Slotting software tools map the warehouse and the velocity of orders and order mixes to calculate the fastest moving items. This information is used to determine where individual products should be stored to create the most efficient picking operation. For example, fast movers should be located closest to the shipping area; slow movers can be located further away in reserve storage; similar items should be separated to reduce picking errors; and heavy items should be positioned at chest height to avoid worker injury and improve ergonomics.

Slotting data can also be used to reconfigure and optimize the layout of products in a facility as business requirements change.

Yard management systems
The yard management system (YMS) extends the view of the WMS. “Visibility is the big issue,” says Richard Kirker, SAP’s SCM solution management and solution owner for warehousing. “Knowing what’s in the containers in the yard is important, especially when the container is an extension of the freezer.”

The YMS also serves as the bridge between the WMS and transportation. It controls yard activities and schedules arrivals at the dock doors, reducing bottlenecks and waiting time.

On the outbound side, a YMS creates a delivery schedule and can coordinate picking activities around the trailers that are available to be loaded.  Information collected by the YMS can also be used to analyze a carrier’s delivery performance.

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Labor management systems
The WMS directs activities, but the labor management system (LMS) determines how many workers are needed and where they’re needed to do the job efficiently. It can also plan, manage, measure and report on the performance of warehouse personnel by comparing the work against a set of engineered labor standards.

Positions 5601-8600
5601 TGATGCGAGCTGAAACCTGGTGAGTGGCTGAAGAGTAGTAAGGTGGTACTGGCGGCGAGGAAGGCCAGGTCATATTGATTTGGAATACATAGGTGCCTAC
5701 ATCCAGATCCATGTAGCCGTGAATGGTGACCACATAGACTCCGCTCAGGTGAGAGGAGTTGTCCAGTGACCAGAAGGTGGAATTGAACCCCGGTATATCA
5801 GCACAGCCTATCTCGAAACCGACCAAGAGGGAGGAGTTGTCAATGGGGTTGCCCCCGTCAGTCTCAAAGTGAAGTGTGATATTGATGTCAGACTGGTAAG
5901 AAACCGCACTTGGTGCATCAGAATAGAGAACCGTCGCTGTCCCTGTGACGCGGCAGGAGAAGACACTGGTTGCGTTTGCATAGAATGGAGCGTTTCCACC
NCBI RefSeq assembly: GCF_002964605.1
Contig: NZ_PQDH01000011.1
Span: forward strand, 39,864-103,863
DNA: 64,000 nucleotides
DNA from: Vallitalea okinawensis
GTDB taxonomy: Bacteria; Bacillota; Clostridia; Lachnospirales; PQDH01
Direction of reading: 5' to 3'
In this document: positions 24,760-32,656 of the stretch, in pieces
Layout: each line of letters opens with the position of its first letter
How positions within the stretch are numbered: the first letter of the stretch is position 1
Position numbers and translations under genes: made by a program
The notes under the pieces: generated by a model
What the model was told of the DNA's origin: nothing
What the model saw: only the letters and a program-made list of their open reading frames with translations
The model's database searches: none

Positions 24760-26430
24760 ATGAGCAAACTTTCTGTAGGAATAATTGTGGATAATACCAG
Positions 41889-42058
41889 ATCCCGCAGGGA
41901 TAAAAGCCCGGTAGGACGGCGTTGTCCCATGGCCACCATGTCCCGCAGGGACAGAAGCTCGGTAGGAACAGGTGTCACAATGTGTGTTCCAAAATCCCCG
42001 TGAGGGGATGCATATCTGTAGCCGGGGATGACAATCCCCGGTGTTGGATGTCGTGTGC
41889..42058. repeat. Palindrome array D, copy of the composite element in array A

Additionally, the LMS can monitor work during a shift, provide real-time feedback to supervisors and associates, and use business intelligence tools to proactively address personnel situations before they become customer service problems.

Warehouse control systems
A warehouse control system (WCS) is a layer of software that sits between a host system—either an ERP or WMS—and automated materials handling equipment. It controls and synchronizes the automated storage, picking and transportation solutions.

The WCS determines the best way to route materials through the automated systems and provides real-time control to re-optimize orders as business conditions change. It also updates the host system, providing transparency into warehouse activities.

If something goes wrong, the WCS can reroute the product or send an error message to the WMS in sub-second response time, explains Chad Collins, vice president of marketing and strategy for HighJump.

Manufacturing execution systems
The manufacturing execution system (MES) manages processes on a shop floor. It tracks products and orders, manages the work, and collects transactions for reporting to ERP systems. The MES also electronically dispatches orders to personnel and allows the schedule to change quickly in response to unexpected demand or to recover from equipment or material problems.